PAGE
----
Take the 2-minute tour ×
Mathematics Stack Exchange is a question and answer site for people studying math at any level and professionals in related fields. It's 100% free, no registration required.

$xy=0$

$ax +by +cxy +d=0$

$ax +by +cz +dxy +eyz +gxyz=0$

I made myself the examples, sometimes I face these equations and I do not know how to resolve them, all equations whose unknowns have exponent equals one but they can be multiplied together as I have put in the example $xy$, $yxzt$.... I want to know the name so I can find info and understand them because I google equations and many different come, mostly linear but I do not see these ones. I did not see the tag "equations" so I tagged differential-equations but I do not think It is that.

share|improve this question
2  
I suppose the term for such equations would be "systems of multilinear equations". –  Raskolnikov Jan 17 '12 at 14:03

1 Answer 1

up vote 0 down vote accepted

In terms of nomenclature, equations of the form $$ c_1 x_1 + c_2 x_2 + \ldots $$

where $c$ is a constant are known as linear equations, equations: $$ c_1 x_1 x_2 + c_2 x_2 x_3 + \ldots $$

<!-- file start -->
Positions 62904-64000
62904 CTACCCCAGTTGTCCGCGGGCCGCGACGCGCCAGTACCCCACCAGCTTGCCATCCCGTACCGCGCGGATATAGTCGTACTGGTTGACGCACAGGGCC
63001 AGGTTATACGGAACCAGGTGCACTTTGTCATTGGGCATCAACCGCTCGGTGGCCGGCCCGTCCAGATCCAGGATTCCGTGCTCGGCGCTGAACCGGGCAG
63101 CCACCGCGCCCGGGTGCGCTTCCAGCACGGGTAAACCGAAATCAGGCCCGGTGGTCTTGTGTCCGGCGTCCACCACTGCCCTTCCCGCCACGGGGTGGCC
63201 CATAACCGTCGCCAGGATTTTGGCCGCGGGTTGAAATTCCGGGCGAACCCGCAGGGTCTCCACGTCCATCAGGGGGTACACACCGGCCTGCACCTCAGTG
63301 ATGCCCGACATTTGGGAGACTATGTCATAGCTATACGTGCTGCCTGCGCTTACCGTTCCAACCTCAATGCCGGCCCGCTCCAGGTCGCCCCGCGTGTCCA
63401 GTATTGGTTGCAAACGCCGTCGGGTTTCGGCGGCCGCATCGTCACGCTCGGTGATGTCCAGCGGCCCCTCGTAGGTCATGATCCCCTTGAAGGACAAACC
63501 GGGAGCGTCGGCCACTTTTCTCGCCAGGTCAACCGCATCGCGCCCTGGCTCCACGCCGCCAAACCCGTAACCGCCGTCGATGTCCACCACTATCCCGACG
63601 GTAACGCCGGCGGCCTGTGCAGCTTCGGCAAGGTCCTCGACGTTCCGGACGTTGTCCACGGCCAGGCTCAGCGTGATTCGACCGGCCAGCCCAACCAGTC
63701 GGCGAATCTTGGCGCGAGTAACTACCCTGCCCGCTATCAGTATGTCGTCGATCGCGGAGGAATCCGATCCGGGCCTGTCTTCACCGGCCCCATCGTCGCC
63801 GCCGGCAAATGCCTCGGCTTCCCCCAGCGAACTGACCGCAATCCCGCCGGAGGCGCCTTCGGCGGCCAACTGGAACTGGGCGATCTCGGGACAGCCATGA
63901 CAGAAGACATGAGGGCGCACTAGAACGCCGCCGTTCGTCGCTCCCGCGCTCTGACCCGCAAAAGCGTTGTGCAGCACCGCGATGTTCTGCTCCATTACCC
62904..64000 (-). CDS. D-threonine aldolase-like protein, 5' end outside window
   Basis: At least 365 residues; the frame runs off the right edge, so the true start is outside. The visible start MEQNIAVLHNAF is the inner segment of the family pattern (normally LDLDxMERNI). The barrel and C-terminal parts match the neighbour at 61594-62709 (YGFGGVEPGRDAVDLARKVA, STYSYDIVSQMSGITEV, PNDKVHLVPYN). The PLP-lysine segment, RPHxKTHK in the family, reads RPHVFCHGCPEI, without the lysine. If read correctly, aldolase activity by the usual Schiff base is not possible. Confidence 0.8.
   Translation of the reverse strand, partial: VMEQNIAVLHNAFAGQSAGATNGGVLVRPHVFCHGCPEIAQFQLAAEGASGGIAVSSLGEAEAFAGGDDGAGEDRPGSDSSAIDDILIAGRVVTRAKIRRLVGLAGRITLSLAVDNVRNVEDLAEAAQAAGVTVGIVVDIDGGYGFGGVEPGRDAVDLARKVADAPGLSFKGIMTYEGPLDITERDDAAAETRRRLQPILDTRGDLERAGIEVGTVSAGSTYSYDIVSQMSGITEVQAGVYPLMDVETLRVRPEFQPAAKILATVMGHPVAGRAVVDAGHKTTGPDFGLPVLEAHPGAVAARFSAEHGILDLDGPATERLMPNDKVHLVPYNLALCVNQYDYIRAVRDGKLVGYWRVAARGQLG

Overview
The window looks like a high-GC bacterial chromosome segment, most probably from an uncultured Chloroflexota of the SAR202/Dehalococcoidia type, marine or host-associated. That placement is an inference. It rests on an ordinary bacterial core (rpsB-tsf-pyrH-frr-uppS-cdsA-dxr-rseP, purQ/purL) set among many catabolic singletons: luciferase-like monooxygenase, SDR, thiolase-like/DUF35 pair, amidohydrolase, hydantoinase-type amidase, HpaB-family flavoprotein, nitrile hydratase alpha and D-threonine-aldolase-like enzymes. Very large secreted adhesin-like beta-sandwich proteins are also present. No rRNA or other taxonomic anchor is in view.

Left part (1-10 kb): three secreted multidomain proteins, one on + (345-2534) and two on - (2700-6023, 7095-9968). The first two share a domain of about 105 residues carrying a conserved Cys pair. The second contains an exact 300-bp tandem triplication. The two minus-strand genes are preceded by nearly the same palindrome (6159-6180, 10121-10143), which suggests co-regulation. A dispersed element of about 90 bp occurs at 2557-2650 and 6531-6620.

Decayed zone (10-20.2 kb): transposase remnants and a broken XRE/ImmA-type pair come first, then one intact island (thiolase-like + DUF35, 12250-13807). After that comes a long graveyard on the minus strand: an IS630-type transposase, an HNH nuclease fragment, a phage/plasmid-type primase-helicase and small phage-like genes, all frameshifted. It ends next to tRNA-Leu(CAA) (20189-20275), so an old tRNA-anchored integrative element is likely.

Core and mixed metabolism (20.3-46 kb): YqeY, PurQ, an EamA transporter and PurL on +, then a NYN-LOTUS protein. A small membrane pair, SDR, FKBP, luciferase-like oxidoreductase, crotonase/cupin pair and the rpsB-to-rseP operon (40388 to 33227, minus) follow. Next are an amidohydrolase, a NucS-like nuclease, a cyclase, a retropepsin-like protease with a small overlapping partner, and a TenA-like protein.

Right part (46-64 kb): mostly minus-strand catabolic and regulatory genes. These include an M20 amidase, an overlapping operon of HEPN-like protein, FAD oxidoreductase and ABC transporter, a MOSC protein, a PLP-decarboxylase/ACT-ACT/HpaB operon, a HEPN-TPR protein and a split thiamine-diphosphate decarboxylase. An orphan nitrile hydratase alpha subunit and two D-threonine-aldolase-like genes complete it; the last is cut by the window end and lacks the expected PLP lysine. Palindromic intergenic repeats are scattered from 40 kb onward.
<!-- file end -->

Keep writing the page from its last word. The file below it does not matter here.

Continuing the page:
are bilinear equations. Though not as common, equations of the form: $$ c_1 x_1 x_2 x_3 + c_2 x_2 x_3 x_4 + \ldots $$ are referred to as trilinear equations. For higher orders @Raskolnikov suggested "systems of multilinear equations". Also, see the comment by @Lieven below who calls them "multilinear equations in homogeneous space".

Solving systems of linear equations is one of the goals of Linear Algebra. Less is known for bilinear equations, but such systems can often be "solved" in the sense of finding a near optimal solution (ie. as a constraint problem).

share|improve this answer
    
The examples he posted aren't multilinear, because in that case, all terms should be a product of the same number of variables. All examples the OP posted are multivariate polynomials, although multivariate polynomials can of course also contain higher exponents of the same variable in the same term. They could be considered multilinear equations in homogeneous space though. –  Lieven Jan 17 '12 at 14:42
    
Thank you, is there any way to solve them with exact solutions? –  user23090 Jan 21 '12 at 3:45
    
@user23090 I suspect each case has a different answer, but in general the answer is no. If you were looking to solve your first two equations (the bilinear ones), I would ask that as a separate question. –  Hooked Jan 22 '12 at 5:46

Your Answer

 
discard

By posting your answer, you agree to the privacy policy and terms of service.

Not the answer you're looking for? Browse other questions tagged or ask your own question.